I DARE YOU. Look at who you think loves you the deepest, hold their hands, look at them straight in the eye, and ask them, “Do you love me enough to wipe my ass?” I could guarantee you that this is one moment in your life you will never forget. First of all, it is a freaking mortifying, if not hilariously awkward question to ask someone special in your life. I bet most people, If not all, have not asked this question to anyone. You are chuckling right now as your mind races with thoughts on this, right? The very idea of it is gross, probably repulsive to some. “Do you love me enough to wipe my ass?” does not sound as romantic as in “In sickness and in health”. But the truth is…THAT is what it means. At least one of its meanings. Bright days do turn dark, harsh realities of life set in, tragedies strike our blissful, comfortable lives, cancer invades our homes and the bodies of our loved ones. It could be anyone…your sweetheart, your parent, sibling, child, or anyone we deeply care about. Our love and commitment will be put to a test. Our patience, understanding and devotion pushed to their limits. Are we willing to be there for them in their very dark, humbling, most vulnerable time, and perform toilet duties for them?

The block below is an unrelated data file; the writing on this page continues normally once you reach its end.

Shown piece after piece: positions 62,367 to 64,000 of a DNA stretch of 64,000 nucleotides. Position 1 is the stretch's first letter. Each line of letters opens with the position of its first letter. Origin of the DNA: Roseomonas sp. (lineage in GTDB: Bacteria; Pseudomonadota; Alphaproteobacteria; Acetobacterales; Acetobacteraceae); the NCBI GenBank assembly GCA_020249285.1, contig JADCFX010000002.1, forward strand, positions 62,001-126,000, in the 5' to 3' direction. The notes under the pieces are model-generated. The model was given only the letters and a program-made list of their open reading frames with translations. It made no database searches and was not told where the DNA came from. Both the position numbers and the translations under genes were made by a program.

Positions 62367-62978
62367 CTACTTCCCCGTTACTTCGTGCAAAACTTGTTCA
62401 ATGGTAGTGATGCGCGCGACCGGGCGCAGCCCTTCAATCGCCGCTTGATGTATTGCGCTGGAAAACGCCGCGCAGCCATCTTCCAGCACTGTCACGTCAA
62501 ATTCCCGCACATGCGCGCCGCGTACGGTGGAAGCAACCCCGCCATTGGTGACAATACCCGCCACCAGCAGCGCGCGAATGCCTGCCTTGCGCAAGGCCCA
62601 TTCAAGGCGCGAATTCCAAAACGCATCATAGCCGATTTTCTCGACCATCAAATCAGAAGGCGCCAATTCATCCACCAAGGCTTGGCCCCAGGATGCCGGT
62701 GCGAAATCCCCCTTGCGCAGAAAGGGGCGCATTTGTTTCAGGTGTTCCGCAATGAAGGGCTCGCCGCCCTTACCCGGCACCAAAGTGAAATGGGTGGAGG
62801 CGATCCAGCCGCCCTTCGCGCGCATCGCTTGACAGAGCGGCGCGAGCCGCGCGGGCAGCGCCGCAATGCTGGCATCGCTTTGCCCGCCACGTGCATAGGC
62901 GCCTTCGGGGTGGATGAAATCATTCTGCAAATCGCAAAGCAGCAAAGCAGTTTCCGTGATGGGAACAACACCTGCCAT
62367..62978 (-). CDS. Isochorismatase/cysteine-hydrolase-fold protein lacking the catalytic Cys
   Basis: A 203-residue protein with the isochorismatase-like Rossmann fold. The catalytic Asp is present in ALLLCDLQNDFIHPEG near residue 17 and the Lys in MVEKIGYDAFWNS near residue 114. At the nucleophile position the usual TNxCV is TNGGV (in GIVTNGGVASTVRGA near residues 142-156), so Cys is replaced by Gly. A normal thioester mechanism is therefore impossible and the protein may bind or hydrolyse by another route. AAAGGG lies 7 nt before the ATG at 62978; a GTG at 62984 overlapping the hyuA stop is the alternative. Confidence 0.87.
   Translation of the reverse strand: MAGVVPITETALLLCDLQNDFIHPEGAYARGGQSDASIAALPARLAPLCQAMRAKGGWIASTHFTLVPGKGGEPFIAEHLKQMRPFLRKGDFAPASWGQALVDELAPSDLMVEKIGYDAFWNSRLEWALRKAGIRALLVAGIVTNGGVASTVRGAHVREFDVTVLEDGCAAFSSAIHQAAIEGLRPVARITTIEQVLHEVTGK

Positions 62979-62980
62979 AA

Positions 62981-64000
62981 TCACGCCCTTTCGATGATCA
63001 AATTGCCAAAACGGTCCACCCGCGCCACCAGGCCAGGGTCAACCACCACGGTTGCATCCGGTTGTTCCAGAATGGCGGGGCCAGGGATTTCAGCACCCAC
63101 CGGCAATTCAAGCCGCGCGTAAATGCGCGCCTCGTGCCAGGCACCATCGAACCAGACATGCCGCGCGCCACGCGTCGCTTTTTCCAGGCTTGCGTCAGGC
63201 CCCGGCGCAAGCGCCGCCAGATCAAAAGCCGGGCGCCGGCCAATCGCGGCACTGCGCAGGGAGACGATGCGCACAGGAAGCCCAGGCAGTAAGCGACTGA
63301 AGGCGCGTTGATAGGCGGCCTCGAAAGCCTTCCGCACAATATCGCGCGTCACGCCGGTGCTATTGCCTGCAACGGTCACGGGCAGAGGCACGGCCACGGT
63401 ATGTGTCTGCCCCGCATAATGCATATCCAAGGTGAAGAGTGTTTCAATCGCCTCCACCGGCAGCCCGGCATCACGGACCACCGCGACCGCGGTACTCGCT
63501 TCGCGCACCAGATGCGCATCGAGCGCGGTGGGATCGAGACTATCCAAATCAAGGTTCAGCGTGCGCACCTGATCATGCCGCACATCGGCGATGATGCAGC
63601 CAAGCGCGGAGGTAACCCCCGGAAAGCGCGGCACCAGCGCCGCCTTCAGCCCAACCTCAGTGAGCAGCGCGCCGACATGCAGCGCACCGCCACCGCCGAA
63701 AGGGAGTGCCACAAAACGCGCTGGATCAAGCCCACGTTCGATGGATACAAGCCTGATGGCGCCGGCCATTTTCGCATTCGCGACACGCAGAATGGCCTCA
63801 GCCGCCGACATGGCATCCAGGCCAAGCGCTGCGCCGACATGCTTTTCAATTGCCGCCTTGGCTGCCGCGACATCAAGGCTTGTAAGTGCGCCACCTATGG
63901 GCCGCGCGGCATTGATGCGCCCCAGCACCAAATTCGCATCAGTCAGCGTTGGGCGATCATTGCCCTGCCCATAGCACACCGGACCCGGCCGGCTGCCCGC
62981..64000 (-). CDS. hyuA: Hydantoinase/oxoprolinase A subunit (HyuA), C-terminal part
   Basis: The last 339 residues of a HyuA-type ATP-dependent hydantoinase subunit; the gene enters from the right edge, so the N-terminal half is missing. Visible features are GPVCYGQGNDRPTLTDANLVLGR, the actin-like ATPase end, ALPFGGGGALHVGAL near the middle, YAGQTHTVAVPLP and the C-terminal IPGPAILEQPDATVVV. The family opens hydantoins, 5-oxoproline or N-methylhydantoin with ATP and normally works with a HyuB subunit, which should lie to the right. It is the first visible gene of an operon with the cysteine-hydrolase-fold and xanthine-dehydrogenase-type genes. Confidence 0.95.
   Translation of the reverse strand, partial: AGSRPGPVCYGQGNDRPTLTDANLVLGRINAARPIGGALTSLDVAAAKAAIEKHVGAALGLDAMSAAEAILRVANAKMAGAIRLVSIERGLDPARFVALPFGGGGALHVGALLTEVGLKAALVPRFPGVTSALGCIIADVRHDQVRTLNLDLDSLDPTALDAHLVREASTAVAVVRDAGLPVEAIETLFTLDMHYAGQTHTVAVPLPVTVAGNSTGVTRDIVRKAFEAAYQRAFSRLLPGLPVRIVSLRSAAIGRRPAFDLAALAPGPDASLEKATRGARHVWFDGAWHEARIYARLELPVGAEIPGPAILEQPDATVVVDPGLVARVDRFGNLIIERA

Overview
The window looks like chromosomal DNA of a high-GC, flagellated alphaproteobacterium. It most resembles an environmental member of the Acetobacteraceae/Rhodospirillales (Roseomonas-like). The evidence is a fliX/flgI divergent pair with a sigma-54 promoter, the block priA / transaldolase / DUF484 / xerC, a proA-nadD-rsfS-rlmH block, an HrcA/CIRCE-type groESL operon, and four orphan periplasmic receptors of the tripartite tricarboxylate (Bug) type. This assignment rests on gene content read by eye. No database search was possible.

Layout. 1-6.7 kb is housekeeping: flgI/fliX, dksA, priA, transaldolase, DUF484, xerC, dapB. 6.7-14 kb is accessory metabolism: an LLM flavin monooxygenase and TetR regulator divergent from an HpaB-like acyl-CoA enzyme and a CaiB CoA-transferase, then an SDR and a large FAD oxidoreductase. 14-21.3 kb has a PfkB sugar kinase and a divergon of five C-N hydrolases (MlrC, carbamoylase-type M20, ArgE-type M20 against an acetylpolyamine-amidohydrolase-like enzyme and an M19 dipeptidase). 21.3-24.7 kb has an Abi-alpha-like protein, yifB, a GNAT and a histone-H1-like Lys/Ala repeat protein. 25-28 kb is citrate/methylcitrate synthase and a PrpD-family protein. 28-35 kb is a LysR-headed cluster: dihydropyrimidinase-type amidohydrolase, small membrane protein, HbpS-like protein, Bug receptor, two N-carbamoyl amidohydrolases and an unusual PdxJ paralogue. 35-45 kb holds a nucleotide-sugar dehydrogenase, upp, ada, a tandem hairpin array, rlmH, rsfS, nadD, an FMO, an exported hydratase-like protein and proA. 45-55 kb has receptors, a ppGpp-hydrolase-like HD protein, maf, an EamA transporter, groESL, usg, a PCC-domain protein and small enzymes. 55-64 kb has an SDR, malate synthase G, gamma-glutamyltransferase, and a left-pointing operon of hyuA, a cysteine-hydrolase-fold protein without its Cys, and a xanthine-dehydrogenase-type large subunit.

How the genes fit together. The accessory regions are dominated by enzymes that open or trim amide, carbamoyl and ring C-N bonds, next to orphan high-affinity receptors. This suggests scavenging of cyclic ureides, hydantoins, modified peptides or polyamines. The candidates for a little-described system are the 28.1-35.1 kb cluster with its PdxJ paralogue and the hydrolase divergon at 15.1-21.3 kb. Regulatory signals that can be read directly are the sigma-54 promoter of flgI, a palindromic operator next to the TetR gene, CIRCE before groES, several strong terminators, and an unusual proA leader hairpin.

Easier for women to say yes. Would you be that man who will be willing to do it for their loved ones?
Having been gravely ill and very debilitated almost ten years ago as a result of an occupational hazard exposure that left me with a permanent lung damage and hyper reactive airways, I struggled to breathe. Even my own doctor was scared for me. Going to the bathroom, literally, took my breath away. It was so exhausting. I was alone then, and really felt sorry for myself. I wondered if I will find that special someone who will lovingly take care of me when I get old…or sick, just like what I was going through at that time. I wondered if that person would be grossed out when called upon to clean me when I pee or poop, when I am unable to help myself. At that moment, I looked at a bedpan in a whole different way, I saw it as a symbol of unconditional love.
A more devastating tragedy shook my world as I began to recover from my own illness. Not long after I found my true love and married her, she was diagnosed with pancreatic cancer. I was hoping andpraying that after 9 weeks of aggressive medical interventions and surgeries, that she would make it to rehab, and back home. She was completely immobile. I was willing and prepared to take on the responsibilities of addressing her needs. Sadly, she succumbed to the inevitable while still in the hospital. I was a widow eight months after being married. Did I love her enough to wipe her ass? Hell,
Now that I’ve been blessed with a miracle of finding true love the second time around, and getting married again, do I love her enough to wipe her ass? Without a shadow of a doubt!
I lost my mother to ovarian cancer less than three months of diagnosis. I was crushed beyond words. Six months after, my father passed away from lung cancer. It was hard to fathom how a child feels to lose both parents. They were both only 58 years young. Did I love them enough to wipe their ass? Absolutely!